Two Types of Preppers and What We Can Learn from Each
Homesteading,  Preparedness

Two Types of Preppers and What We Can Learn from Each

Have you ever watched Doomsday Preppers?  They paint quite a vivid (and not realistic) picture of preparedness.  It’s kinda like this meme.

Two Kinds of Preppers and What We Can Learn from Each

 

Everyone sees us in different ways.  Have you ever considered that there are different types of preppers and that perhaps the type of prepper that you AREN’T could hold the key to your success and survival?

As I’ve been thinking through preparedness lately, and while there are many different types of preppers, they mostly fall into two distinct categories:  Homesteaders and Survivalists.  Each of these two groups has wonderful aspects to how they fit within the prepper community.  No matter which group we tend to fall into, the other group has some amazing lessons for us to learn.

Let’s start with Survivalists.

Two Kinds of Preppers and What We Can Learn from Each

Survivalists

When I think of survivalists, my mind often travels to a show that I used to watch on Netflix.  It’s no longer there, but it’s called Dual Survival.  The two seasons that I saw had Dave Canterbury and Cody Lundin dropped off in a different type of location each week with no or minimal equipment and they had to not only survive the dangers of the environment but also find their way back to civilization.  Man, Woman, Wild is another show that used to be on Netflix where Mykel Hawke and his wife Ruth had to survive some rugged terrains and find their way out and back to people.

The shows definitely fascinated me, and I learned a lot about survival if I had to face some of those circumstances.  Unless you’re a Navy Seal or a Green Beret, neither you nor I will face a steady stream of dangerous environments and terrains that we have to survive – at least not yet.

Before I jump into the things that survivalists are good at that the rest of us can learn from, the items that I list are not going to be true of every survivalist.  You may know some survivalists, and some of these may very much be true whereas other points may not be true.  This is meant more for a 30,000-foot view than a microscopic one.

So what kinds of things can those of us who are NOT in the survivalist camp (yep, I’m not there myself) learn from them?

Two Kinds of Preppers and What We Can Learn from EachMarksmanship

Most survivalists know how to handle guns.  I own a gun and I’ve practiced using a gun, but I’ve never taken my gun apart.  And unfortunately, it’s been years since I practiced using my gun.  Yea.  Survivalists, like my brother though, know how to use their gun.  They know how to clean their guns and how to do routine maintenance on their firearm.  They are skilled in using their weapons.

Focused on blending in

Survivalists have a mind toward protection.  They want to blend into their surroundings and know how to keep themselves from being spotted better than many people do.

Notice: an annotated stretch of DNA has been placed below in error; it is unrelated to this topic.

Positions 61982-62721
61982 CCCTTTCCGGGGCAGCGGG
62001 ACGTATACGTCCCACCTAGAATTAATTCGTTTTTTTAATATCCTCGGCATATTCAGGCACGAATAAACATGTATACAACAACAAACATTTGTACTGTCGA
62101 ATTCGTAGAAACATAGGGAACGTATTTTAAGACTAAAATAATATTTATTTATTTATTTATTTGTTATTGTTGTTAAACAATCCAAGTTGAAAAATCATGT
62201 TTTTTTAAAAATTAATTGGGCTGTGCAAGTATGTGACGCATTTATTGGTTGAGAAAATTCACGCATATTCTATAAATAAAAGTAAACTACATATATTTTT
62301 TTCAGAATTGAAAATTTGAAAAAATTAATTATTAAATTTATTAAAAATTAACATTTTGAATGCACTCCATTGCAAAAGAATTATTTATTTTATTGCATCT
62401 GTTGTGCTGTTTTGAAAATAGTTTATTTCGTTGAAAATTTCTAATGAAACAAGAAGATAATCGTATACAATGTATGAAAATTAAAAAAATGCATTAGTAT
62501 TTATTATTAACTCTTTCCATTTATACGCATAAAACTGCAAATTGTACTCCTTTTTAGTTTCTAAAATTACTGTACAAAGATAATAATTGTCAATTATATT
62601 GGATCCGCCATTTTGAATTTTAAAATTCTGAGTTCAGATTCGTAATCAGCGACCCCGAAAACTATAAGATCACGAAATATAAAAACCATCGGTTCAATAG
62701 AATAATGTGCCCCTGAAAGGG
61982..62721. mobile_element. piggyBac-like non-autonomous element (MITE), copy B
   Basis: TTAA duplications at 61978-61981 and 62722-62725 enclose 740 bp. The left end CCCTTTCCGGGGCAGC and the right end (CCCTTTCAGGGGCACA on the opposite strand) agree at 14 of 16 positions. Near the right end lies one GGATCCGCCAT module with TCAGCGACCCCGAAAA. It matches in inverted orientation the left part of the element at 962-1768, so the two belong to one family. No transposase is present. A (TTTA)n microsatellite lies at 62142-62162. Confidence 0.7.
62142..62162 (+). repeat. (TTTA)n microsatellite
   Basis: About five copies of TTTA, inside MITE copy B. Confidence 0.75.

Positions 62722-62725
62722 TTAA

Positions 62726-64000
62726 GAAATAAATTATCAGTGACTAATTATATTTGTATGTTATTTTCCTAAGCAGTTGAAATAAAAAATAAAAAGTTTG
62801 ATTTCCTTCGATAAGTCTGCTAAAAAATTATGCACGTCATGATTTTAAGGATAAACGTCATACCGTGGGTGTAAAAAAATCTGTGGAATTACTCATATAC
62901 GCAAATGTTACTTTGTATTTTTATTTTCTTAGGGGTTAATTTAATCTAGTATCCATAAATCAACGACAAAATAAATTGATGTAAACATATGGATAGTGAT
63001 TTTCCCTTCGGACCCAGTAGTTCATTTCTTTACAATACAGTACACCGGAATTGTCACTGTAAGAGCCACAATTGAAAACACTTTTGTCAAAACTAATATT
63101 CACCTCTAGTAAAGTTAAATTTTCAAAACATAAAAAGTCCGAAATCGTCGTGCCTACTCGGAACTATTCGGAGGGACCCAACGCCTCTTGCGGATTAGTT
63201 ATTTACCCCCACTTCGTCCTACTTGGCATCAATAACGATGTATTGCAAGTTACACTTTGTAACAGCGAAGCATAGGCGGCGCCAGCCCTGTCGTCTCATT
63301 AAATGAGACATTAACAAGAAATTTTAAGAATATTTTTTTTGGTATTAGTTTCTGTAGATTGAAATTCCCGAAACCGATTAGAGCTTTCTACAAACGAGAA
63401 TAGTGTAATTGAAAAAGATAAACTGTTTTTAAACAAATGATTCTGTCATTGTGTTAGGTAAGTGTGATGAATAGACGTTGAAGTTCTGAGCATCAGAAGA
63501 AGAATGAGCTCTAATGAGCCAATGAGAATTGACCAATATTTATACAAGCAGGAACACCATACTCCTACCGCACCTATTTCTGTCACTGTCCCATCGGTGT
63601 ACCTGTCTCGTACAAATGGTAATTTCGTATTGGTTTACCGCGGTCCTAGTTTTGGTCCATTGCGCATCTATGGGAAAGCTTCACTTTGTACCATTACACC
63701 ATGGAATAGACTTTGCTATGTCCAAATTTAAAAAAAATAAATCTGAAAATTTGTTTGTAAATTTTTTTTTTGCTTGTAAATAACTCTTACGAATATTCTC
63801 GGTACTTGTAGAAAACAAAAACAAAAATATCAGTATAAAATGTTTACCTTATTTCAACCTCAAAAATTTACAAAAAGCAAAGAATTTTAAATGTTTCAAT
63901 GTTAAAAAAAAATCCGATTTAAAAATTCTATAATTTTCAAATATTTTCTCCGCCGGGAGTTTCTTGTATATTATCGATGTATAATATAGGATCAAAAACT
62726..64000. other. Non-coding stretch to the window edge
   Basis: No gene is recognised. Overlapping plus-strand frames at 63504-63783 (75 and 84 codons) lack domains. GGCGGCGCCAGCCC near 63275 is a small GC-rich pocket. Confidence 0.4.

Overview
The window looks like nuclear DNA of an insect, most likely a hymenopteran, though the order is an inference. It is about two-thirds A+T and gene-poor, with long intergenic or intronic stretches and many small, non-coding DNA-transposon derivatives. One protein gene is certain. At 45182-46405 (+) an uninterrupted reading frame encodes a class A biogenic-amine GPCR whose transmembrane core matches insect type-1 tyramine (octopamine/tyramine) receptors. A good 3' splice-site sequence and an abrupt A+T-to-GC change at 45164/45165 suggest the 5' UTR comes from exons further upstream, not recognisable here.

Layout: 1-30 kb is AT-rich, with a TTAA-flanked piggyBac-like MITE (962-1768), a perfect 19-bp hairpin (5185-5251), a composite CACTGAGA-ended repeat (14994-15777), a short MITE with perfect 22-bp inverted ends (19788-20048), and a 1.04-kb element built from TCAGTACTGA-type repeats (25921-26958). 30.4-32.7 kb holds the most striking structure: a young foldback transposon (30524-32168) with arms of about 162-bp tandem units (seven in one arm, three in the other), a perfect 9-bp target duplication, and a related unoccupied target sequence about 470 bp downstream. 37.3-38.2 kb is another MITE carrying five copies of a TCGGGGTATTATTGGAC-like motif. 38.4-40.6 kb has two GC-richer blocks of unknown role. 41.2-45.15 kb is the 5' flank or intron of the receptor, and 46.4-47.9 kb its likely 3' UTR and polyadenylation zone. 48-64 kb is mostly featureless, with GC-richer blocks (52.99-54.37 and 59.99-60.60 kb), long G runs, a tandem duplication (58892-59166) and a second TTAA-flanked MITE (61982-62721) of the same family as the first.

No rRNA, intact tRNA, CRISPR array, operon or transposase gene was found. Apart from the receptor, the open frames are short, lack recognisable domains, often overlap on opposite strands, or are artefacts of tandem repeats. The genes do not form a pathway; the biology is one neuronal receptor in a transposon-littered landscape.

Knowledge of the area  Two Kinds of Preppers and What We Can Learn from Each

Survivalists know the immediate area around them and how to get out inconspicuously.  They also know the terrain around their favorite hunting spots.  They likely know where good hiding places are and how to camouflage their spot.

Know how to track

Survivalists tend to know where the game will tend to be found.  This could be because they understand animal habits around various types of water and vegetation.  It could also be because they recognize animal tracks and can follow animal (or human) tracks.

Two Kinds of Preppers and What We Can Learn from EachKnow how to hunt and fish

Like I said earlier, survivalists tend to know how to use their firearms.  Oftentimes because they are hunters.  Survivalists know how to hunt and field dress an animal.  They know the best places on various animals to take them down with the least amount of damage to the meat of an animal.  Survivalists oftentimes also know how to fish, clean the fish, and cook it.

Tend to be adaptable

Survivalists tend to be adaptable.  If plan A falls through, they oftentimes are better at thinking on their feet and can adapt plans on short notice to still accomplish their goals.

 

Two Kinds of Preppers and What We Can Learn from Each

Homesteaders

What are homesteaders?  According to Wikipedia:

Homesteading is a lifestyle of self-sufficiency. It is characterized by subsistence agriculture, home preservation of food, and may also involve the small-scale production of textiles, clothing, and craftwork for household use or sale.

I would also add to that definition that homesteading usually also includes livestock to varying degree.

So when I think of homesteaders, I think of the show Alaska, The Last Frontier.  Again, it USED to be on Amazon, but now you have to buy it if you want to watch it.  In the show, you had 3 different households of one extended family.  One was the Mom and Dad family.  The other two households were two of their sons and their wives. The show was about how they homesteaded in Alaska of all places!  What was life like?  How could you homestead with temperatures as low as it gets and with such limited sunshine as you get in Alaska in the wintertimes?  It was a fascinating show and definitely worth checking out.

Two Kinds of Preppers and What We Can Learn from EachFocused on Self-Sufficiency

Homesteaders will either try to live completely self-sufficiently, or they will learn each aspect of self-sufficiency even if they don’t live it 24/7.  They don’t want to be dependent on other people around them because other people can let them down.  Knowing how to take care of themselves and their family no matter what life throws at them is why homesteaders focus on self-sufficiency.

Focus on Skills

While homesteaders focus on self-sufficiency, in order for them to be self-sufficient, they have to be focused on skills not ONLY on stuff.  Survivalists need to rely on their tools.  It’s hard to hunt if you don’t have a gun or bow.  Homesteaders focus on the skills – oftentimes with minimal very basic equipment.